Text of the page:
The 15 things we did to avoid closing down our startup because of COVID19!
Coronavirus, Winston Churchill, and Storat. How did our startup survive while being a services focused startup, so far!
Note: I wrote this article on July 5th ,2020 on a 15 hours empty flight from Abu Dhabi to Chicago as I was relocating to open Storat in United States, which is one of the steps we took so our startup could survive COVID19.
In February 2020, our company started feeling the impact of COVID19 and by March 31st, our daily revenue reached ~ $0 per day. Our startup is an online marketplace in the UAE focused on services with a commission-based business model. The country came under a complete shutdown for services. We stopped receiving bookings for swimming lessons, sports classes, salons, laser hair removal sessions, and home services like cleaning or moving. (figure 1).
In late March 2020, the logical course of action was to shutdown the company and let everybody go. However, we had one advantage, we were nimble and got used to pivots as we were still perfecting the business model.
What happened in the next three months is a story to tell and I am happy to share with other business owners and startup founders as they can benefit from some of the tactics we applied. Not only we survived, but we doubled the company revenue and profit by June 2020 and increased the daily booking from 0 to ~AED 90,000 ($ 25k) per day by early July 2020 (figure 2).
1. We tripled our marketing spend!
Yes, that is correct; while other companies started reducing marketing spend, we did the exact opposite, we tripled our marketing spend! The rationale was simple:
- Few categories saw increased demand because of the coronavirus. Categories such as shipping and moving (people were being let go and were, therefore, on the move), deep cleaning, and disinfection services. As a result, it made sense to increase marketing spend on those categories to gain market share.
- With many competitors, specially VC backed, stopping or reducing spending dramatically, the Customer Acquisition Cost (CAC) for each new customer dropped. That became an opportunity to gain new customers at a lower CAC.
- We negotiated with our marketing suppliers a 90 days payment term, that gave us breathing room to control our cash flow and keep it positive; and because we have already been using a prepayment model, we could collect the cash today from the service providers, but pay related marketing expenditure 90 days later!
2. Launched new categories that we anticipated will grow because of COVID19
Coronavirus hit the two main categories that drove the majority of our revenue: cosmetic medical and sports. We switched our focus to home and office services (cleaning, moving, overseas shipping etc.). We also considered launching three new categories: grocery delivery, laundry delivery, and disinfection services. We scrapped grocery delivery because of the logistics complexity. We launched laundry delivery and disinfection services in 48 hours around mid-March 2020. We had relationships with many relevant suppliers. We built the relevant forms on the web and mobile platforms, launched a marketing campaign, and we were in business.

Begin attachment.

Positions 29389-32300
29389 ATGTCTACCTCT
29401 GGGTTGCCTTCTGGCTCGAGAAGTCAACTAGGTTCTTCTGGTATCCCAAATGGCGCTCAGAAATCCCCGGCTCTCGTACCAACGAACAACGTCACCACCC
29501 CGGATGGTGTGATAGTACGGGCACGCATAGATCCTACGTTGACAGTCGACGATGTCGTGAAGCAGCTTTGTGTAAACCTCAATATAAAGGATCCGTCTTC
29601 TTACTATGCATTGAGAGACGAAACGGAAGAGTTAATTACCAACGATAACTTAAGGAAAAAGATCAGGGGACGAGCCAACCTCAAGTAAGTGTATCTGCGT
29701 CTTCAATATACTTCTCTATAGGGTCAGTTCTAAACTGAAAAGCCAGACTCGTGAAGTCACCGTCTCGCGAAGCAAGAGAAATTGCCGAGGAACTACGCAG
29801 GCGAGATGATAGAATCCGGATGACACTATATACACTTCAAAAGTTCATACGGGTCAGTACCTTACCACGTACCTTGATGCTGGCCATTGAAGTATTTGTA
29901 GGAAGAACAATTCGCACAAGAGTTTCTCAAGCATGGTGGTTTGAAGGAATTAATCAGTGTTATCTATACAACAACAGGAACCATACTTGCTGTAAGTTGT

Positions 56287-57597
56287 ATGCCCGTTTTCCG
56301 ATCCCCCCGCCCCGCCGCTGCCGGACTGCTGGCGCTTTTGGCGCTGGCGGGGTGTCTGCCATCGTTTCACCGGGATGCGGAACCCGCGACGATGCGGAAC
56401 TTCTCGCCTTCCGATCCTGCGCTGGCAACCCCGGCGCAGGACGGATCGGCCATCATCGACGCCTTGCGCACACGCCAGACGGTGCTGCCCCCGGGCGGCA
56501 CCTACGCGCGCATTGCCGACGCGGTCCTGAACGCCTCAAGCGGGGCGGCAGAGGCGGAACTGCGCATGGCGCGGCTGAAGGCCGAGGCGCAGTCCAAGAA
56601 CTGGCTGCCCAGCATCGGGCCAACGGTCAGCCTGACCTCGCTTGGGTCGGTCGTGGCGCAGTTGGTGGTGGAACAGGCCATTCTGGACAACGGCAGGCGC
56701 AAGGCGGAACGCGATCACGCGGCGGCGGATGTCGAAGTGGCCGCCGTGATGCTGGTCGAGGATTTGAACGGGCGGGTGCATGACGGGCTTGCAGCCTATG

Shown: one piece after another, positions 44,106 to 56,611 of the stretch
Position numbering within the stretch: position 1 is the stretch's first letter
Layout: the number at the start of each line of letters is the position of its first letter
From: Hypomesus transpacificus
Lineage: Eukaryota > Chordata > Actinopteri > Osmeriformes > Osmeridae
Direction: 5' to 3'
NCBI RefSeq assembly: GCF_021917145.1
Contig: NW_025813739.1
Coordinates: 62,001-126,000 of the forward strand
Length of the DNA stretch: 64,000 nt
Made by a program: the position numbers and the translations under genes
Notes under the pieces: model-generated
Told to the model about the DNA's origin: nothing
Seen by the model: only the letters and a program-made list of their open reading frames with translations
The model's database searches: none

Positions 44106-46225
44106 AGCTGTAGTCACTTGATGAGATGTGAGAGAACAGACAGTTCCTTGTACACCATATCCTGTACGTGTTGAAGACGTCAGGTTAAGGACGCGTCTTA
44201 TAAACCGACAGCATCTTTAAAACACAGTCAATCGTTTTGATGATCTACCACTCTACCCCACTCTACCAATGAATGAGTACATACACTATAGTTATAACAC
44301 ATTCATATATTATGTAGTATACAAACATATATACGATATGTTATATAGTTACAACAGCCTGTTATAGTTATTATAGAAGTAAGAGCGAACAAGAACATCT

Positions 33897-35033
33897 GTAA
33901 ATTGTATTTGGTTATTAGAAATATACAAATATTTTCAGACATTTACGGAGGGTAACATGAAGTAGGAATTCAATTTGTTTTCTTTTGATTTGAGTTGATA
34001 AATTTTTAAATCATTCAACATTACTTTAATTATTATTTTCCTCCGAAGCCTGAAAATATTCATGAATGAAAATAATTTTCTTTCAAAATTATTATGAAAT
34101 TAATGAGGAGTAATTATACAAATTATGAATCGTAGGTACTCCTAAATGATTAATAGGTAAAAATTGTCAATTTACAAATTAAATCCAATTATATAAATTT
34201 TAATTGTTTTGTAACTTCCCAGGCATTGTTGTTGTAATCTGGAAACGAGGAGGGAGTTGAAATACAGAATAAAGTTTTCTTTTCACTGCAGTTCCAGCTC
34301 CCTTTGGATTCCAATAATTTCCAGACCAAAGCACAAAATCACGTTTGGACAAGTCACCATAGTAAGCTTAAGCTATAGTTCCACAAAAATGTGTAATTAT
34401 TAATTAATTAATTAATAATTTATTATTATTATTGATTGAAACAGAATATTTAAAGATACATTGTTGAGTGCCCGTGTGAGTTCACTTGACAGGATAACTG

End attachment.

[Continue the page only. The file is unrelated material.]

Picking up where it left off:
3. We pushed into B2B
Actually, we were pushed into Business to Business (B2B). Storat was focused on Business to Consumer (B2C) services and it represented 98% of our revenue. Before the coronavirus, we were puzzled on how we would enter B2B while staying nimble and lean. In the middle east, B2B requires a field sales force and more traditional tools to gain market share. The coronavirus changed all of that. We started receiving more and more calls from businesses requesting various services. What happened in the first sixty days was:
- Many of our competitors where either not reachable as they are still busy rewiring their business for remote work, or they reduced their marketing spend to see what will happen. For us, we were 100% remote since October, 2019 and we tripled our marketing spend to gain more share.
- Many businesses, that previously demanded face-to-face interaction to transact business, became remote. Therefore, they were fine with awarding large contracts to our company without meeting face to face.
4. We switched our accounting from an Accrual basis to a Cash basis accounting system.
we stopped recognizing revenue if it is not yet collected
The difference between accrual and cash basis accounting is the timing of when revenue and expenses are recognized. The cash method is a more immediate recognition of revenue and expenses, while the accrual method focuses on the anticipated revenue and expenses. Why was this important to do under the coronavirus pandemic?
- Many of our service providers started facing financial difficulties, so we decided that invoiced revenue will have a much higher risk of collection under force majeure circumstances. As a result, we stopped recognizing revenue if it is not yet collected.
- While cash basis accounting is inherently not scalable, we were small enough to make the switch. This gave us a much tighter control over our cash flow as both Profit and Loss (P&L) and Cashflow statements morphed together.
5. We applied tighter control over credit rating for both buyers and suppliers
With Coronavirus hitting small and big businesses hard, as predicted, those businesses started facing cash shortages with no quick access to liquidity. The force majeure clause in many contracts meant that collection will be a serious problem very soon. Rightly so, within a few days, some of the service providers started sending us notices asking to delay payments or cancel contracts. So we became more rigid on payment terms even with enterprise businesses.
6. We switched completely to a prepaid subscription model